Confused Farmer’s Market Syndrome (CFMS) or …Why I Love Panzanella

SOOOOOOO much pressure at the corner of Water & South St!  The teeming Charlottesville farmer’s market overflows with a multitude of seasonal veg and humanity.  I scramble from stall to stall sweating profusely trying not to appear overwhelmed and half-crazy. Small children collide with my legs and screech incessantly from beneath painted faces covered in donut residue. Chaos. There is no shopping plan in place. My ability to make informed decisions slipping away as heat further penetrates my brain………

Market Produce

Produce purchases are starting to pile up, yet it is unclear what will be created in the kitchen. I’ll grab some of this. Tomatoes……yes, lots.  It would be a good idea to also get some of that. Cucumber. Several of those. Green beans.  Ahh….my amigo the red onion!  Peppers? Yes, why not….I like red bell pepper very much. Should I tack on some bread for good luck? MMmmm…. a sensible choice. My market bags are heavy. I throw in the towel, avoid several townspeople that I may have recently offended, and hurriedly make my way home to inspect the utter randomness.

The nightmarish scene detailed above is known as Confused Farmer’s Market Syndrome – more commonly known as CFMS. Luckily friends, there’s no need to find a support group for this syndrome (besides, my week is already full of other group meetings). I am not a Doctor, and I never even played one on TV, but I do know that PANZANELLA is the cure or CFMS.

Panzanella is an Italian dish originating in the regions of Tuscany, Umbria, Marche and Lazio. The dish is a bread salad popular in the summer months and is sometimes referred to as “leftover salad.” The base of panzanella includes sliced bread (often day old) and fresh tomatoes, flavored with basil, quality olive oil, vinegar, salt and pepper. Panzanella’s true beauty and functionality stem from the additional ingredients that can be added to enhance flavor. Essentially, you can toss in anything under the sun that is found at a farmer’s market or in the pantry. All of the following are fair game: lettuce, celery, carrots, red onion, summer squash, cucumber, tuna, parsley, boiled eggs, mint, bell peppers, fennel, olives, white or red wine, capers, anchovies, lemon juice, leftover cheese bits and garlic. You get the picture. Panzanella holds the power to unify seemingly disparate farmer’s market purchases, thereby eliminating dreadful CFMS.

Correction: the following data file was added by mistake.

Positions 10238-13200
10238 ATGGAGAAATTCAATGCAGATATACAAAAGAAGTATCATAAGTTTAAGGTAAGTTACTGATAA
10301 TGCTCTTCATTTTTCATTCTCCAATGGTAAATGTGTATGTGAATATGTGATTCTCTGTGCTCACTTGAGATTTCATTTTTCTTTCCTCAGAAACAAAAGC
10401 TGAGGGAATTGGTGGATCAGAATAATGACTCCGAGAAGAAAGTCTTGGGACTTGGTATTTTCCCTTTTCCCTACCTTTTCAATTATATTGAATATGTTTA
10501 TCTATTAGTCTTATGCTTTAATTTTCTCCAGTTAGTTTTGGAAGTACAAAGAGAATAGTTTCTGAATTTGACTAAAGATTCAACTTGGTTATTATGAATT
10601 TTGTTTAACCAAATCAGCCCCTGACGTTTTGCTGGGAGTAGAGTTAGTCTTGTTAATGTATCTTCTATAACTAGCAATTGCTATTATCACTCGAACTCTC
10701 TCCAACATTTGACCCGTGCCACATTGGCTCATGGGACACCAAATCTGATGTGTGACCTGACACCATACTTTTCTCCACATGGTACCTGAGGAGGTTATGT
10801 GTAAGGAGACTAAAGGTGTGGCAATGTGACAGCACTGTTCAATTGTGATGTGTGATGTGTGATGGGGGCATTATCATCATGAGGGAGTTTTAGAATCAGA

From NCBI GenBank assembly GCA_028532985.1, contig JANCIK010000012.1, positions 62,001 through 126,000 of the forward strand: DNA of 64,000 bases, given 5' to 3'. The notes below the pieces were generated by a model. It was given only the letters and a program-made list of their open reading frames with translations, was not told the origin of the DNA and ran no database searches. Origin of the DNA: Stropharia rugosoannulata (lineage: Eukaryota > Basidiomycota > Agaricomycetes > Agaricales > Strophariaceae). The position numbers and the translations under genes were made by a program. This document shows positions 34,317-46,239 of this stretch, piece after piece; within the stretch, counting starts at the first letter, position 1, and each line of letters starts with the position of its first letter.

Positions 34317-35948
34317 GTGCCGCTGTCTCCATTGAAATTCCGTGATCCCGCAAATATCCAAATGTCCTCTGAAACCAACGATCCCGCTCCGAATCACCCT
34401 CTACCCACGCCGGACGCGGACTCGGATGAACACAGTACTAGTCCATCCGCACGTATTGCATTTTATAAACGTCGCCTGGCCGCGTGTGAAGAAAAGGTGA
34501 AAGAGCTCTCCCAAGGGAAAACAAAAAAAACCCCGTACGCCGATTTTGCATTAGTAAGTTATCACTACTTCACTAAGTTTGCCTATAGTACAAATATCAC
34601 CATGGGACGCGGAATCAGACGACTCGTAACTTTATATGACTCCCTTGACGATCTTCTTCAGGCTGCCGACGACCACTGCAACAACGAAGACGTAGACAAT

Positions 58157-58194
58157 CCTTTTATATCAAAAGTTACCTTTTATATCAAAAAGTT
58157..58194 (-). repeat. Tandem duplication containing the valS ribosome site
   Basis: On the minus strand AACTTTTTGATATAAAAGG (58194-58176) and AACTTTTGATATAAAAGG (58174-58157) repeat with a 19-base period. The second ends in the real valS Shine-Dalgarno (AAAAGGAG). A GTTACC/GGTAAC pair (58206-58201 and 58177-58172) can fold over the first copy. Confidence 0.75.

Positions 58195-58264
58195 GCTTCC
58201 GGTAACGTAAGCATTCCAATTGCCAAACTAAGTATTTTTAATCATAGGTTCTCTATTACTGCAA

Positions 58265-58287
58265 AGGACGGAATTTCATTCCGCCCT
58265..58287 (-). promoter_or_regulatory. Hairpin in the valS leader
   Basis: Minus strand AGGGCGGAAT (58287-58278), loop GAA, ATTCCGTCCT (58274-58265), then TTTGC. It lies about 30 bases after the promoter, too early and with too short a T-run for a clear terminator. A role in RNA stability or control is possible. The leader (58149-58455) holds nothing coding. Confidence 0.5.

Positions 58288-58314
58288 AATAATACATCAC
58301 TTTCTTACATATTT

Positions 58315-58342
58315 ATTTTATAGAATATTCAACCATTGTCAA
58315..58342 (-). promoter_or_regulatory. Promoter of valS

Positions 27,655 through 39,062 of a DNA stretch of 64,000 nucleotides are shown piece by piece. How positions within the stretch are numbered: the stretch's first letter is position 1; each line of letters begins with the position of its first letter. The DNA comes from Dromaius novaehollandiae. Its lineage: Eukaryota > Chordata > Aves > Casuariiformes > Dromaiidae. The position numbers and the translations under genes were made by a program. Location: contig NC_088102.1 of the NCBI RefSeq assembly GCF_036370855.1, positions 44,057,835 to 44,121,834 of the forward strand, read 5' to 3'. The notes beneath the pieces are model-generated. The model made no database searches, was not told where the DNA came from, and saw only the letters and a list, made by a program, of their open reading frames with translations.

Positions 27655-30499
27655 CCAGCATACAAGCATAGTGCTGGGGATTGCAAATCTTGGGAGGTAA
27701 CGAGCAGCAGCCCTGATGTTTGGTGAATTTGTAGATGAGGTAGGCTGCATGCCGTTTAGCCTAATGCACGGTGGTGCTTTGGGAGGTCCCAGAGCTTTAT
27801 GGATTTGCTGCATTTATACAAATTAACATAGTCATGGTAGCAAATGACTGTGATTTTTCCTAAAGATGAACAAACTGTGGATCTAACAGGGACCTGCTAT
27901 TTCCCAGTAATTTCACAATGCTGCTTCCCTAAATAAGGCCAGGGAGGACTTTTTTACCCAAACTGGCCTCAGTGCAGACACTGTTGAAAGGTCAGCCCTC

I hesitate to provide any type of recipe for panzanella because the fun lies in unbridled creativity and lack of boundaries, but if you want a base start HERE. If you add some really far-out, interesting things that make your dish noteworthy, please don’t hesitate to share these ingredients with the folks at Feast.

PS: No disrespect to the California Federation of Mineralogical Societies (also referred to as CFMS). I stole your acronym fair and square. Farmers markets were around long before the state of California or organized mineralogists.

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One thought on “Confused Farmer’s Market Syndrome (CFMS) or …Why I Love Panzanella

  1. Pingback: An Ode to Crane Crest Real French Dressing « How to feast:

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